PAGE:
Deep, rich, black soil is a farmers dream come true. Healthy soil is full of life, with entire communities living just below our feet. Healthy soil can retain and purify water, provide an abundance of food, and even act as way to sequester carbon
Biofuels have been getting a rough ride in the media recently. Only last month we saw headlines from two studies arguing that land use changes may nix any environmental benefits of many biofuels, while they have also been singled out as a contributing
The huge trade show EcoBuild has returned to the Earls Court exhibition centre in London. Given that this is the same venue for 100% Design, where maybe, if you're lucky, 5% of content is sustainable, it is amazing to see the entire two hangars filled
Somehow we missed this last year. Karhu have introduced Paulownia to the construction of their backcountry skis. We've blathered on about this timber before (once, twice or thrice,) regarding its application in surfboards, and even in shelving. As
Under the auspices of a new $4 million, 3-year program organized by New York's Energy Research and Development Authority and several energy companies, geologists from the State Museum will spend the upcoming summer studying old natural gas wells and
Well, silica anyhow. A couple of agricultural scientists from Southern Cross University in Australia figure that particular grass crops, like wheat and sorghum (pictured), can lock away some of those excessive carbon atoms we’re so alarmed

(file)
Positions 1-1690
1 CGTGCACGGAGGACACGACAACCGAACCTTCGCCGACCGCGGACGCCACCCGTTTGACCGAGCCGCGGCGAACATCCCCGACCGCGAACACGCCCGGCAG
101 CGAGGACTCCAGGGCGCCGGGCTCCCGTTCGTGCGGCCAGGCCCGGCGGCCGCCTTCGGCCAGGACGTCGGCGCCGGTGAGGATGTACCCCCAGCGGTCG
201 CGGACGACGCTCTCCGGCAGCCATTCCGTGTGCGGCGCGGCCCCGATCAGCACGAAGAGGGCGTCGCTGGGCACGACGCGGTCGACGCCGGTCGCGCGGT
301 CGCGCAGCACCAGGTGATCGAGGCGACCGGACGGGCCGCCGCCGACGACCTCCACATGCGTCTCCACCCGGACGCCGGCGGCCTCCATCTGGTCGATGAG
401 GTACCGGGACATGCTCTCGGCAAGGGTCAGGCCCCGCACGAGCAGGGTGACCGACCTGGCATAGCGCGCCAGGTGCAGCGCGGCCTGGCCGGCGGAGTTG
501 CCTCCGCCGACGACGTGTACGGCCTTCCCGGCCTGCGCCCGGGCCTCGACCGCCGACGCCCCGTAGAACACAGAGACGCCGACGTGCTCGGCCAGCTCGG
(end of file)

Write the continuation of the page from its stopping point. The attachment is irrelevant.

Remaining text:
Magical thinking is highly vulnerable to serious cost-benefit assessment. It's no surprise, then, that Shell and StatoilHydro and others recently have scrapped plans to build "green" power plants that to capture and store carbon dioxide.
Let's hope that some key US Congressional staffers read this post about "Implications of generator siting for CO2 pipeline infrastructure" and talk to its authors. That said, we lay down some pipe talk.
New research has shown that saving trees could slow the onset of climate change. According to the United Nation's Food and Agriculture Organization (FAO), nearly 33 million acres of forestland is felled around the world each year, accounting for
As hard as it may seem to utter "charcoal" and "green" in the same sentence (go on, give it a try), Johannes Lehmann and his colleagues would have you believe that charcoal, or as it's known by researchers in the field, "biochar," is the next big thing
Paging Rod Serling: The dim layer of ocean known as the "twilight zone" has placed a major crimp in our plans to send carbon dioxide to a watery grave, where we hope to trap it from reentering the atmosphere as a greenhouse